12. The uses to which our property and estates have been applied, will be examined into hereafter. We are but stewards, under God, in the management of our worldly possessions ; from whom he will require an impartial and minute account.
At the time appointed, he will say to each of us, an account of thy stewardship"."
With what feelings will the covetous, who have steeled their hearts against the calls of humanity, approach their offended God? With what sensations of regret will the prodigal spendthrift, and the gay voluptuary, look at last on their conduct, when they come to reflect, that the wealth which might have been directed to alleviate the distresses of the poor, whom they have left to perish, has been lavished
» Luke xvi. 2.
away in luxury and extravagance, and in support of carnal pomp and festivity? The remembrance of mercies abused to such purposes, will occasion a torment of conscience, of which they have no conception.
Let none of those to whom the Lord has confided property, squander it away, in needless dress and ornaments; orinthegratification of improper desires, and keeping up mere appearances : rather let your superfluous wealth be used for instructing the ignorant, feeding the hungry, and clothing the naked. By such acts of liberality, " we shall make the blessing of him that was ready to perish to come upon us, and cause the widow's heart to sing for joyo.
13. There is no talent, for the misuse of which we shall incur so heavy a responsibility, as time ; which multitudes waste in vanity or idleness. Time was bestowed upon us, that, by a life devoted to God, we "might make our calling and election sure;” and thus be prepared for a joyful immortality.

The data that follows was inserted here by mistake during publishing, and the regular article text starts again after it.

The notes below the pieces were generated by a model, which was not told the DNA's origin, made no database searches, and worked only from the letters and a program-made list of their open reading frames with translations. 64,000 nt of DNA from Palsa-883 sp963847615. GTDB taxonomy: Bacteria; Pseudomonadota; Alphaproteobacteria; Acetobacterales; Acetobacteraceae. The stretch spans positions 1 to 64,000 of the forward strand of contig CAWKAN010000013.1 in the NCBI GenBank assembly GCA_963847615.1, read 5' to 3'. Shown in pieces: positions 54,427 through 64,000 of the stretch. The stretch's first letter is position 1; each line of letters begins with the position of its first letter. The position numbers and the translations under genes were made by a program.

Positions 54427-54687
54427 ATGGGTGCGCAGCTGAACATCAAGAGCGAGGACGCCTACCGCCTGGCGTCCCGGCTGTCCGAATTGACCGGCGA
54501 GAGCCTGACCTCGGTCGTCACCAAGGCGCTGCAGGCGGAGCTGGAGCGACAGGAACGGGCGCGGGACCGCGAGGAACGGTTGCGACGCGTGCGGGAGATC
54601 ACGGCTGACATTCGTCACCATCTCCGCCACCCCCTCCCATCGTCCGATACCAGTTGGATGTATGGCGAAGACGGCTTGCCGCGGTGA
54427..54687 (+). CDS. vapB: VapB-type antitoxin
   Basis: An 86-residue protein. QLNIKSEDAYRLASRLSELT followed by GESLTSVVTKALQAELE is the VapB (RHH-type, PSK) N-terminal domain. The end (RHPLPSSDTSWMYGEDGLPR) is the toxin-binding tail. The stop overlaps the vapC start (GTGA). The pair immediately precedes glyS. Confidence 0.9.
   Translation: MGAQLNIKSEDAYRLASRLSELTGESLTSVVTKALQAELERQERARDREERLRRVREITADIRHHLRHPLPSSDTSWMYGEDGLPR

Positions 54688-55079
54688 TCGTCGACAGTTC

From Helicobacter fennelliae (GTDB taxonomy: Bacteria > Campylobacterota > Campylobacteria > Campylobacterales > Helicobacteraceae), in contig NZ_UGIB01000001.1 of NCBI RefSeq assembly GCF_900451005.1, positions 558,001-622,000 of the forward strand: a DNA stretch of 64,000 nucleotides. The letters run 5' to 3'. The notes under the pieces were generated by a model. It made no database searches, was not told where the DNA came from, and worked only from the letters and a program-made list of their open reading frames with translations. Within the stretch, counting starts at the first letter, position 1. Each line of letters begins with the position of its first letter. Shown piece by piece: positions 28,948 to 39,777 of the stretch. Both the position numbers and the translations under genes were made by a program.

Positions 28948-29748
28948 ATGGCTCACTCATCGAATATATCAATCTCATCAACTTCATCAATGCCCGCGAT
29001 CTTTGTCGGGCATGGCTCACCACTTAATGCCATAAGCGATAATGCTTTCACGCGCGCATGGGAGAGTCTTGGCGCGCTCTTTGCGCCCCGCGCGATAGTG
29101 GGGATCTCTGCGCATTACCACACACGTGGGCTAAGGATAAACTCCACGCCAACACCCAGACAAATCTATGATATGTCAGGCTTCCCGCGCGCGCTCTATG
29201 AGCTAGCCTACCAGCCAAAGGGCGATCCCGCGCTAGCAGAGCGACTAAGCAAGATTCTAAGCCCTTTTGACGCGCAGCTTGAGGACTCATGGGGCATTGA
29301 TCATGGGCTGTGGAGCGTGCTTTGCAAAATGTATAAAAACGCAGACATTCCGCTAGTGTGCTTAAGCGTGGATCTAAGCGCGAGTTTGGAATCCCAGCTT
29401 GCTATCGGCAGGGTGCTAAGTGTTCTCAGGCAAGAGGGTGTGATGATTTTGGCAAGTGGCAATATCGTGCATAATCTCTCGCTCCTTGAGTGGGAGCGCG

What, then, are they doing, who adopt every expedient which a depraved imagination can suggest, to rob themselves of those invaluable moments which should be employed“ in working out their salvation with fear and trembling?" How many ingenious triflers will be speechless at the bar of Christ, when they see the misery into which their mis-spending of time has plunged them! How many will awake from their dreams of vain-glory, each one wishing that he had been an irrational brute or insect, that he might never have been responsible for talents and privileges neglected or abused! Stung with remorse at the disappointment of their hopes, they will be
o Job xxix, 13.
ready to say, in language used on another occasion, “ The battle is fought, but the victory is lost for ever and ever."
Let us profit by the indiscretion of others, as well as learn wisdom from our own past miscarriages. Though we have never yet been duly impressed with the importance of time, yet, even now, let us redeem it, for the purpose for which it was given. It is not too late to enter on a religious course; which, through grace, will fortify us against the fear of death, and open to us, through the Divine mercy, the gates of everlasting life.
ON THE RESURRECTION. John v. 28, 29.-Marvel not at this : for the hour is coming, in
the which all that are in the graves shall hear his voice, and shall come forth ; they that have done good, unto the resurrection of life ; and they that have done evil, unto the resurrection
of damnation. Infidels, who have attempted to discredit every other doctrine of the Christian Religion, have not suffered that of the Resurrection from the dead to escape their furious attacks. They deny this leading article of our most holy faith, from a wish to be exempted from those consequences which its admission involves ; namely, a judgment to come ; and a visitation of their wicked conduct with a punishment commensurate to its deserts, the very thought of which is sufficient to mar their guilty pleasures : and hence, in order that they may live as they please, and indulge their insatiate thirst after the vanities of life, they find it expedient to divest themselves of a belief in the Resurrection, which solemnly teaches their responsibility to God.—Vain and wicked at